There’s a handful of things you need to know as you start tackling your non-profit organization’s name. First, it must be unlike any other registered name with the state – conduct a Corporate Entity Search to see if there are any naming conflicts. Also, the name can’t be deceptive and imply your non-profit does anything other than what you’ll state in your Articles of Incorporation in Step 5.
If you want to read through the codes yourself, see 21-1391 in the NE Non-Profit Corporation Act. If needed, and once you know the name is available, you can file an Application for Reservation of Corp Name through postal mail that’s good for 120 days.
Filing Fee: $30
All non-profit entities need to have a registered agent for essentially one reason – so they can’t say, “We never received that document.” to any state or federal agency. It will be your agent’s responsibility to officially receive and provide “Service of Process” to all state filings, tax documents, legal notices, and so on. This is why they must have a NE address, be registered/certified with the state, and hold regular M-F business hours.
That said, you can work with a professional and expect to pay up to $160/yr, or get a qualified agent free when you start a non-profit through IncFile or CorpNet. They handle this along with much more depending on which startup package you opt for.
Nebraska requires a minimum of 1 incorporator – the individual(s) responsible for executing (signing/filing) the Non-Profit Articles of Incorporation with the state in Step 5. Pretty straightforward. However, if your non-profit will be governed by a Board of Directors vs. members things can get more interesting.
A minimum of 3 initial directors must be recruited to oversee the non-profit while it’s being formed, then when you conduct your initial meeting in Step 7 directors are voted on/in. If possible it’s a good idea to either hire the best non-profit lawyer you can afford or partner with professional incorporation services who can provide expert assistance in terms of incorporators and directors.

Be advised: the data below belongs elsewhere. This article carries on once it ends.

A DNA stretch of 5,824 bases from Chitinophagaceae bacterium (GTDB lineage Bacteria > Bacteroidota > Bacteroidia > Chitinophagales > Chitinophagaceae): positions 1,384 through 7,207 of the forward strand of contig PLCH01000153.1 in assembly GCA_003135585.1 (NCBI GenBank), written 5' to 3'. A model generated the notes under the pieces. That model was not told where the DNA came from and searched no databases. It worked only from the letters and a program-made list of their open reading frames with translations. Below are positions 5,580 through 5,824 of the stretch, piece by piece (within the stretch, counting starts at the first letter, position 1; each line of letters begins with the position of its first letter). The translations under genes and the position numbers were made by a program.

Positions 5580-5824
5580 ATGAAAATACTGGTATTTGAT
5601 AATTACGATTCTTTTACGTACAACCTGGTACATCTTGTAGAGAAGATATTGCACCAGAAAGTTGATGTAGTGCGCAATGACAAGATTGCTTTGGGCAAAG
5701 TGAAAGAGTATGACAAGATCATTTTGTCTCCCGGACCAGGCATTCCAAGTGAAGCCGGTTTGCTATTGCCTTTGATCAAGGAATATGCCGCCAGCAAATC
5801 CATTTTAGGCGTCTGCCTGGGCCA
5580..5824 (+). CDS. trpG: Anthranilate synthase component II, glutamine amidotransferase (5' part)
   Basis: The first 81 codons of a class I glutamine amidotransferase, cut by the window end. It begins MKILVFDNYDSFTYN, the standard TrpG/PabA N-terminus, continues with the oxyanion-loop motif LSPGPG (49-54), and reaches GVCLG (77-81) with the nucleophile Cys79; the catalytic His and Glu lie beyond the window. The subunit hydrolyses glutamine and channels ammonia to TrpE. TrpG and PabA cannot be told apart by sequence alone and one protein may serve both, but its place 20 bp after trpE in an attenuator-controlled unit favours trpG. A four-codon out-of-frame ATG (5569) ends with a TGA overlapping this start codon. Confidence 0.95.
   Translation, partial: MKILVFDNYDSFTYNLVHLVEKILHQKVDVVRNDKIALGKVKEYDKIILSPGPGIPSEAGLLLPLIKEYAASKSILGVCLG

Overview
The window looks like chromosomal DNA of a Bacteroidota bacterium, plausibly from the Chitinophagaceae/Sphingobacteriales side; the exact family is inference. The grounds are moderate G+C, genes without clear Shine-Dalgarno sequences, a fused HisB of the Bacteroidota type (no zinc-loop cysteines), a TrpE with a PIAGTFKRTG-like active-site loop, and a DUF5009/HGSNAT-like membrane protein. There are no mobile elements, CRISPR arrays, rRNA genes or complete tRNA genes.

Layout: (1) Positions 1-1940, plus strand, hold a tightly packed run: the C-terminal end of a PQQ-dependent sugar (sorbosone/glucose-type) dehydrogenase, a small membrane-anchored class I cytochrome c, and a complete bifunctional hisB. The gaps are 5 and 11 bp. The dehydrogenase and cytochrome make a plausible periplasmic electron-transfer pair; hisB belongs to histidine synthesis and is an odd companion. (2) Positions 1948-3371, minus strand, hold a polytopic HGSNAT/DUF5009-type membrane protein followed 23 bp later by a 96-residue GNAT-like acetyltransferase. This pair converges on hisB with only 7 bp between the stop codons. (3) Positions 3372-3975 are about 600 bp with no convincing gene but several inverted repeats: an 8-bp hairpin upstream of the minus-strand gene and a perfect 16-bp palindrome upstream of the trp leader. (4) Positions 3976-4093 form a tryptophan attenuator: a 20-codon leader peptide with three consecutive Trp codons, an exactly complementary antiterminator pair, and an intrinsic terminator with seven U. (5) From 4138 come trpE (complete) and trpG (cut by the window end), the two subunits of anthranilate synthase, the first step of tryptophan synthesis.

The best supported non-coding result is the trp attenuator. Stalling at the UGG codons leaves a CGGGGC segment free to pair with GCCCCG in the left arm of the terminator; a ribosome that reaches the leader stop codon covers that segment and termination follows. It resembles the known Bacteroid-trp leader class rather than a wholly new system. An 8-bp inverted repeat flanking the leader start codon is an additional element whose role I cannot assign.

An incorporated non-profit needs to have bylaws, or rules and regulations, that first and foremost determine how it’s governed. They’re the foundation of your internal culture, and if they aren’t in place default state guidelines takeover. They should include:
If this is all new to you, use this savvy Corporate Bylaws Template which you can customize for your non-profit and get an idea of the paperwork-side of bylaws.
Unlike most other states, Nebraska has no official template for their Articles of Incorporation. What you can do though is use this Example Form, or something similar, to build a basic framework and use the official State Statutes to know what’s required. When in doubt, contact a non-profit attorney or incorporation service who are familiar with the process in Nebraska.
In essence once your incorporators execute this form with the state, in the eyes of the law your non-profit is formed. That said, be sure you’re ready and be absolutely sure you have everything filled out before submitting in-person, via mail, or Online Filing portal.
Filing Fee: $10 + $5/page recording fee
Aside your digital data storage, this is a physical book or binder where you put copies of the most important documents that comprise your non-profit organization: formation/registration, core licenses & permits, minutes of meetings, huge contracts, annual reports and taxation documents, etc.
To get one for your non-profit you can grab a quality records book at any nearby office supply store, order them online through Amazon, or get a professional Corporate Kit which let you brand the book/slip case, provide blank certificates, and more for as little as $99.